Click on the image to watch this short video from thebibleproject.com, which explains what exile is and how the theme of “exile” is woven throughout the Bible

Imagine what it was like to be a Jew living in Babylon. How hard would it be to resist adopting the culture in which you’re thoroughly steeped, while trying to keep your own faith and religious views alive?

God finally hands his people over to the Babylonians, who take the Israelites into exile, where they live for 70 years in a foreign land, amidst a foreign culture that serves foreign gods and does not share their religious and cultural values. In fact, one of the goals of taking a conquered people into captivity was the systematic dismantling and eradication of their culture and the assimilation and adoption of the invading empire’s culture and values.

Click on the image to watch this short video from thebibleproject.com, which highlights what it was supposed to look like for the Israelites who were living in exile in Babylon and what it means for us as believers “living in exile.”

A sobering graphic shows that the average 15-23 year old spends nearly 2800 hours in a typical year engaging with media on their phone. For the average 15-23 year old who is not a Christian, only 153 of those 2800 hours contain ANY kind of spiritual or biblical content. The Christian Young Adult fares only slightly better, with 291 hours of biblical content to offset the nearly 2800 hours of input they’re getting.We haven’t been taken into captivity and we’re not living in a foreign land, as the Israelites did, but the authors make the case that the internet age in which we’re living has created what they refer to as “Digital Babylon.”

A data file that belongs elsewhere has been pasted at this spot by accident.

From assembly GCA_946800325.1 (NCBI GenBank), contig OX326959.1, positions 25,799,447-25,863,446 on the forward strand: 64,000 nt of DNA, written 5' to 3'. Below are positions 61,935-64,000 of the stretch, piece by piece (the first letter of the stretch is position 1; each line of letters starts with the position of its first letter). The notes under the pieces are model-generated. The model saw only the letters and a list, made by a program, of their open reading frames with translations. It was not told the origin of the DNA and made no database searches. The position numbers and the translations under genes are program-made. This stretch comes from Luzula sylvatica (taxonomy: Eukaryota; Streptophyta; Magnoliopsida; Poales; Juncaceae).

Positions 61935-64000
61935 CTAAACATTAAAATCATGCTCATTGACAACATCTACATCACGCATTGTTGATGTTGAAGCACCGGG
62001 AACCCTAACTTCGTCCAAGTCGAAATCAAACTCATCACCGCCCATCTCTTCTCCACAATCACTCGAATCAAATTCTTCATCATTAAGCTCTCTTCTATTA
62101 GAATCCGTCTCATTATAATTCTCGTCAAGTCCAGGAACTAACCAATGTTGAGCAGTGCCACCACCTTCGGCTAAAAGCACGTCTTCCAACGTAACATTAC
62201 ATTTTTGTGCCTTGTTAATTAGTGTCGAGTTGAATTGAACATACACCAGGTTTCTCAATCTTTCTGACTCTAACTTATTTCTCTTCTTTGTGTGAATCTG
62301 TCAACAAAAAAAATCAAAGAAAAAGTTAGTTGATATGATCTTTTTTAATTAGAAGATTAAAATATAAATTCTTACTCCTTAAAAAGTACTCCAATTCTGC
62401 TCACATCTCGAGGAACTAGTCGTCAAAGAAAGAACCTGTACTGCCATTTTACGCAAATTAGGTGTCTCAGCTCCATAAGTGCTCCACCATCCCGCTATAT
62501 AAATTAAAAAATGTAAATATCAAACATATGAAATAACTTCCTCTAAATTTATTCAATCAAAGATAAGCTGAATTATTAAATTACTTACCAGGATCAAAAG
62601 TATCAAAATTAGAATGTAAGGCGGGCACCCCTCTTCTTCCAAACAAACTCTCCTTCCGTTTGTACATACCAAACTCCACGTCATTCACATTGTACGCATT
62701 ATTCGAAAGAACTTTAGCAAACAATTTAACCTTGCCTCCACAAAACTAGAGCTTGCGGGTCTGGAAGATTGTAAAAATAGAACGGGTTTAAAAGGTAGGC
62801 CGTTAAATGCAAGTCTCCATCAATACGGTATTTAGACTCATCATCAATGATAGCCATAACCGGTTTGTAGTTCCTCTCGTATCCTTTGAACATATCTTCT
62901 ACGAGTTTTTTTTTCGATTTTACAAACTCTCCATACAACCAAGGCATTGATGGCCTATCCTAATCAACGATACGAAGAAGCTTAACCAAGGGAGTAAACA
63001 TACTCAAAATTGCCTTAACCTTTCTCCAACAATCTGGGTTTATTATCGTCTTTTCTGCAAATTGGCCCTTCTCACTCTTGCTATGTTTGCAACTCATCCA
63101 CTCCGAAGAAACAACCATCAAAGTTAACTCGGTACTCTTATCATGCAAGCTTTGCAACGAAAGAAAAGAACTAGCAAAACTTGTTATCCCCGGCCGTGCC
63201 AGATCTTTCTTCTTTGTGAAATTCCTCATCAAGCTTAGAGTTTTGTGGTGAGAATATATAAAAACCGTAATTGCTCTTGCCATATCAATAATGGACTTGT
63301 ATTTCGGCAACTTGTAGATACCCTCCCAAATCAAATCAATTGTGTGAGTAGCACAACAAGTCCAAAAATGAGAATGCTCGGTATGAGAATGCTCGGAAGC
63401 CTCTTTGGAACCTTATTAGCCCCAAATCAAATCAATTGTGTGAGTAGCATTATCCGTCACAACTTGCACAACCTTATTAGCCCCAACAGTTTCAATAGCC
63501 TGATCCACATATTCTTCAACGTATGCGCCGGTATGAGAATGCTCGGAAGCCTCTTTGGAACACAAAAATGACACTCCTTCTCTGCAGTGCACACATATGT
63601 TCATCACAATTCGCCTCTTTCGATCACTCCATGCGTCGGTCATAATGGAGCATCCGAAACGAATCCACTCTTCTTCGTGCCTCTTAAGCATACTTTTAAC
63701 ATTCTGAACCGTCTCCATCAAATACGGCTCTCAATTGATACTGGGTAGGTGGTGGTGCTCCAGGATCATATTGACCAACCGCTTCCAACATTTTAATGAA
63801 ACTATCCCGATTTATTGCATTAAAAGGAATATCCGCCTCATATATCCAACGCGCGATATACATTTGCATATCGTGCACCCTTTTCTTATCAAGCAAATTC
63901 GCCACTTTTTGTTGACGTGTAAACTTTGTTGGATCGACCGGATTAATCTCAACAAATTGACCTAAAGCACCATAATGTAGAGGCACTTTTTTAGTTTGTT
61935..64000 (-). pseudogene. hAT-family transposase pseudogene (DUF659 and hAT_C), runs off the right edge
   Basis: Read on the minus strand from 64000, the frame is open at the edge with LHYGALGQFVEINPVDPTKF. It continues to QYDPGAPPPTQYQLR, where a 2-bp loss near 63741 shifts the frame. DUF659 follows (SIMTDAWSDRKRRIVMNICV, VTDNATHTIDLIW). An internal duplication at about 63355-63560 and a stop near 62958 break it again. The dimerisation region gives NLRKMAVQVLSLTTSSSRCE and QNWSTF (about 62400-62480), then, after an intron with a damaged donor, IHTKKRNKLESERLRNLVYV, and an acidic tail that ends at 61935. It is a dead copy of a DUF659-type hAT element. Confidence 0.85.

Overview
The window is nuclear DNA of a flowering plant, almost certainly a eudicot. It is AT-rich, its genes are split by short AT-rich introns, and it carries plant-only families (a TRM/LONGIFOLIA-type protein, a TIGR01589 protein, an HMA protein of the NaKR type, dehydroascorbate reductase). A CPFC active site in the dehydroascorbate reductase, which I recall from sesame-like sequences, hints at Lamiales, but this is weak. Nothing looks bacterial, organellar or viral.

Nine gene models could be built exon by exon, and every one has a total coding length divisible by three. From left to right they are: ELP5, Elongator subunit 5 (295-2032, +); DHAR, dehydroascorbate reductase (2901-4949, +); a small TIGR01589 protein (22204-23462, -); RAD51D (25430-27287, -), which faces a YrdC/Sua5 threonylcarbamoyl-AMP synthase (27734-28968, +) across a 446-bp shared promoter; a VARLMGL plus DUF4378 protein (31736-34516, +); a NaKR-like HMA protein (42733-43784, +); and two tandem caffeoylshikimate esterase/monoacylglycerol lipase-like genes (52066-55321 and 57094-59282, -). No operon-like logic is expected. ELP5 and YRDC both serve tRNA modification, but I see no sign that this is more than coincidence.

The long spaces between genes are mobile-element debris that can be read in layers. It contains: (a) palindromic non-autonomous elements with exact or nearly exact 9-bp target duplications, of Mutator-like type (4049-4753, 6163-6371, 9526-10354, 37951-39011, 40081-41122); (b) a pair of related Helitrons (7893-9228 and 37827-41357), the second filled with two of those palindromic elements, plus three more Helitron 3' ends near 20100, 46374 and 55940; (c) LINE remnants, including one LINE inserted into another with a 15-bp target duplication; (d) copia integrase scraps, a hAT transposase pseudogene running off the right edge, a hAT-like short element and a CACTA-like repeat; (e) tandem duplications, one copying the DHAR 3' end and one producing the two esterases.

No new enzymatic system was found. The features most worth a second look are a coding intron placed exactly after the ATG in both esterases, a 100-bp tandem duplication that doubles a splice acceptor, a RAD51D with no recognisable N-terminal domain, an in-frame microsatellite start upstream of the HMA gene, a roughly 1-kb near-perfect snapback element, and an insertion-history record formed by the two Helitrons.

Young Adults spend an enormous time on their phones and the content is not always helpful to to maintaining a vibrant faith. Photo by KAL VISUALS on Unsplash

Our “smart” devices have created a digital environment that is slowly indoctrinating us to views and values that are contrary to our faith. This is what it means to live in “Digital Babylon”.